The crowds milling about the streets of Houghton where Mr Mandela lived in recent years with his third wife, Graca Machel, were a snapshot of South Africa as it would like to advertise itself -- affluent and colour blind. 

A small troupe of singers massed in the junction outside the high walls of his home, while tourists mingled with ruling ANC part activists, while parents sporting iPads and toddlers wandered past.

Muslims as well as Christians of several denominations rubbed shoulders with orthodox jews in kippah prayer caps, as people laid floral tributes and took pictures.

Muhammad Hajat and Faraz Isher had walked from their homes nearby to be part of what they felt to be a celebration of the former president's life.

"Standing here I can see the unity that he gave us," said Hajat, 22. "Instead of grieving Nelson Mandela we are celebrating him and it's amazing to be here."

His friend added: "It will be more difficult without him. It has been lost, his vision, but in moments like this you can see it again."

Anton Borras, a Catholic priest from the nearby diocese, who stood chatting to streethawkers selling ANC paraphernalia and Mandela badges said he had come to pray for a man he saw as an "instrument of God".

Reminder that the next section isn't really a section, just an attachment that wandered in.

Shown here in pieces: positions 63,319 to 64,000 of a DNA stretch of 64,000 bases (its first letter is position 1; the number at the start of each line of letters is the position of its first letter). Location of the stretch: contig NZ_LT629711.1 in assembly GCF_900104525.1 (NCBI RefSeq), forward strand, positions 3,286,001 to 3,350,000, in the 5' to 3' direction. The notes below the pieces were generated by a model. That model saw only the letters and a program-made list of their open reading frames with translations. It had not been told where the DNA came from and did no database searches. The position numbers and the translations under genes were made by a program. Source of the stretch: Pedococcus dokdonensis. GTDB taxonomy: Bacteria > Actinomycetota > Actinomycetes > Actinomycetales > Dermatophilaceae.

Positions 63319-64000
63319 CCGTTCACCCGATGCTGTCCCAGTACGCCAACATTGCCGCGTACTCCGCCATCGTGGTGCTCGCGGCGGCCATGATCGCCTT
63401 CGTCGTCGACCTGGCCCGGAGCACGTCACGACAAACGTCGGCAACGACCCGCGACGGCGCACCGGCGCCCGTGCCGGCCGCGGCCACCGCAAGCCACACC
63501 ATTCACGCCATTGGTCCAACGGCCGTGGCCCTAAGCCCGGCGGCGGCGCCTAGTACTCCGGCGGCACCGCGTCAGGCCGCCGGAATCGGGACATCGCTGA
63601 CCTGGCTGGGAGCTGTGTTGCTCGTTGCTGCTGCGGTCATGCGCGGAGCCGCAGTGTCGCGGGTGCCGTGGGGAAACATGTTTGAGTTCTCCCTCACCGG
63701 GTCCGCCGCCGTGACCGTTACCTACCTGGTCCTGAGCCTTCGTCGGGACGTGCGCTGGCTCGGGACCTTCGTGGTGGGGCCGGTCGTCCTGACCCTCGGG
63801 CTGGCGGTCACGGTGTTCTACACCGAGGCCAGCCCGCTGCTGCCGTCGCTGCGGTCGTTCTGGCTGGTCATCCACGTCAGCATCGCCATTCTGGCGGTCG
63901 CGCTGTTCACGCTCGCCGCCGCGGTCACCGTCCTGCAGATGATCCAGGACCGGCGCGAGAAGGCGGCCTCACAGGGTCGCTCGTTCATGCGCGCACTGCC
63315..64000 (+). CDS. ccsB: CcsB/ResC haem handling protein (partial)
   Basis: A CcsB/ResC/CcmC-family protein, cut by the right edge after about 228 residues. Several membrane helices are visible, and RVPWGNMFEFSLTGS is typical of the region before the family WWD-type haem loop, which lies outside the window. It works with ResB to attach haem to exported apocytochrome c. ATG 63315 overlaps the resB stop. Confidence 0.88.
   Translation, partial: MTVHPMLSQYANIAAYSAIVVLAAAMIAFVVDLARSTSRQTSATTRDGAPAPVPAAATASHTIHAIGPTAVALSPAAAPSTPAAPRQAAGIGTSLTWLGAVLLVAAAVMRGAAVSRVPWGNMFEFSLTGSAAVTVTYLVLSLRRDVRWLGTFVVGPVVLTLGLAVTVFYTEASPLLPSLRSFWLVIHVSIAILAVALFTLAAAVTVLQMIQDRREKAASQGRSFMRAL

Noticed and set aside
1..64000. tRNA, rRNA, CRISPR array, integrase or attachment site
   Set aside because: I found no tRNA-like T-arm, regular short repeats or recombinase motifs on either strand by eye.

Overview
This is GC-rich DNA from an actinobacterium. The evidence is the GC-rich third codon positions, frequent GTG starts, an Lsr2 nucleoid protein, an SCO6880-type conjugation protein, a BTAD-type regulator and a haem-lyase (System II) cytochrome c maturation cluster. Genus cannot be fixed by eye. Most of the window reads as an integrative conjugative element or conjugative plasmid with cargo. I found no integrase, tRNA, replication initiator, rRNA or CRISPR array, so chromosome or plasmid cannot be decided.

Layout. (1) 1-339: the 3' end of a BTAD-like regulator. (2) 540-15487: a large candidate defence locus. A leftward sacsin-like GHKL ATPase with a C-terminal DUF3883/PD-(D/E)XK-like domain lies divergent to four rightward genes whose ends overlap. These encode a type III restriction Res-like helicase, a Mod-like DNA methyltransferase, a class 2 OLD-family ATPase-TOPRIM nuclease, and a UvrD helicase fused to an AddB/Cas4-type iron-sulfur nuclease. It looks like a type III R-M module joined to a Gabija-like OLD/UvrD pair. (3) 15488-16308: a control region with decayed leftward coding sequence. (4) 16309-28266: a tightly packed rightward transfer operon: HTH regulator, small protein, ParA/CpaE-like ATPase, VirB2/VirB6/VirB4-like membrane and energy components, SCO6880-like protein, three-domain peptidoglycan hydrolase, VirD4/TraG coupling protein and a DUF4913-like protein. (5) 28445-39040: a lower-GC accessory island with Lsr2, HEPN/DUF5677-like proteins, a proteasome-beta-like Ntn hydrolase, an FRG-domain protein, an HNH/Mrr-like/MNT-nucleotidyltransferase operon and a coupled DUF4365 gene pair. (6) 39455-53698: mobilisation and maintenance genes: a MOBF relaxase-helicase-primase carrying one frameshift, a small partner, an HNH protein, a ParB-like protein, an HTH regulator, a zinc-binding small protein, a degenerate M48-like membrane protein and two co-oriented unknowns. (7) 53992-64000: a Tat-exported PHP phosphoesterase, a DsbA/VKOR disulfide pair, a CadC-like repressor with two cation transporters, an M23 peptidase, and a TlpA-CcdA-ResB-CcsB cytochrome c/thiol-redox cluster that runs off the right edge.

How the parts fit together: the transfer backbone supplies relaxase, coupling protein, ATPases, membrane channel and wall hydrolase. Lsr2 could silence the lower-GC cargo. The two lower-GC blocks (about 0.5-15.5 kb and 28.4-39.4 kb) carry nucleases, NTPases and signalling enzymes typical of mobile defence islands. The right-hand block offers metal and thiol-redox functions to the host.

"For those who have faith he was a miracle," said the Spanish-born priest. "For those without, he surpassed all human expectation."

Obamas to travel to Africa

The White House has announced that President Obama and the first lady will travel to South Africa next week to pay their respects to Mandela, the AP reports. 

The Associated Press (@AP)

BREAKING: Obama, first lady to travel to South Africa next week to pay respects to Nelson Mandela.

In a trip to South Africa last June, the Obamas met privately with Mandela family members, but did not visit the hospital where Mandela was recuperating from a lung ailment. 

Updated

We've assembled a collection of front pages from around the world – view the show of .

Tom McCarthy (@TeeMcSee)

Today's Guardian cover:

Pictures

The Guardian photo desk has a running of the most striking images around the world of Nelson Mandela tributes. Here's a separate selection: